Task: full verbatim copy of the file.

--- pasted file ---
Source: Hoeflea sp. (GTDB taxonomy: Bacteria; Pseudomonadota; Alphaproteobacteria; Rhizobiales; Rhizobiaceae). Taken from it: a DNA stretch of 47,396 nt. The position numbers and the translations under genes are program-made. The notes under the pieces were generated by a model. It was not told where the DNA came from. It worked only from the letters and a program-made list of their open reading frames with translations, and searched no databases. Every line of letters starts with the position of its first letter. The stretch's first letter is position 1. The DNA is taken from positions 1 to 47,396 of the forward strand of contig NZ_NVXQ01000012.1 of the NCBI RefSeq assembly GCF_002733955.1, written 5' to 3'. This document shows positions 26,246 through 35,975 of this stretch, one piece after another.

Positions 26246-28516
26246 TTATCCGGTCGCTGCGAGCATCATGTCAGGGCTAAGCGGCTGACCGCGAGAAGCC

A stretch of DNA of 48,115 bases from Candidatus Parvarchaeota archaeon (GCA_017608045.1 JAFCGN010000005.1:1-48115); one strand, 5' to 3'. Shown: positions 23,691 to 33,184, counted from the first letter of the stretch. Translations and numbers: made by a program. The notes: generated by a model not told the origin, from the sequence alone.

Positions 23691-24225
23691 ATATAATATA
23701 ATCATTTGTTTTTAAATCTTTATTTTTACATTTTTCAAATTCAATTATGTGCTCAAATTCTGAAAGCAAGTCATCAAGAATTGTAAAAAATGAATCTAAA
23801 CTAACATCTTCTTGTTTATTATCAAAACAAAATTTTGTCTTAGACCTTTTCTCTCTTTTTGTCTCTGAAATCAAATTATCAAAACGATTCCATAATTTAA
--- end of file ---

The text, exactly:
Source: Hoeflea sp. (GTDB taxonomy: Bacteria; Pseudomonadota; Alphaproteobacteria; Rhizobiales; Rhizobiaceae). Taken from it: a DNA stretch of 47,396 nt. The position numbers and the translations under genes are program-made. The notes under the pieces were generated by a model. It was not told where the DNA came from. It worked only from the letters and a program-made list of their open reading frames with translations, and searched no databases. Every line of letters starts with the position of its first letter. The stretch's first letter is position 1. The DNA is taken from positions 1 to 47,396 of the forward strand of contig NZ_NVXQ01000012.1 of the NCBI RefSeq assembly GCF_002733955.1, written 5' to 3'. This document shows positions 26,246 through 35,975 of this stretch, one piece after another.

Positions 26246-28516
26246 TTATCCGGTCGCTGCGAGCATCATGTCAGGGCTAAGCGGCTGACCGCGAGAAGCC

A stretch of DNA of 48,115 bases from Candidatus Parvarchaeota archaeon (GCA_017608045.1 JAFCGN010000005.1:1-48115); one strand, 5' to 3'. Shown: positions 23,691 to 33,184, counted from the first letter of the stretch. Translations and numbers: made by a program. The notes: generated by a model not told the origin, from the sequence alone.

Positions 23691-24225
23691 ATATAATATA
23701 ATCATTTGTTTTTAAATCTTTATTTTTACATTTTTCAAATTCAATTATGTGCTCAAATTCTGAAAGCAAGTCATCAAGAATTGTAAAAAATGAATCTAAA
23801 CTAACATCTTCTTGTTTATTATCAAAACAAAATTTTGTCTTAGACCTTTTCTCTCTTTTTGTCTCTGAAATCAAATTATCAAAACGATTCCATAATTTAA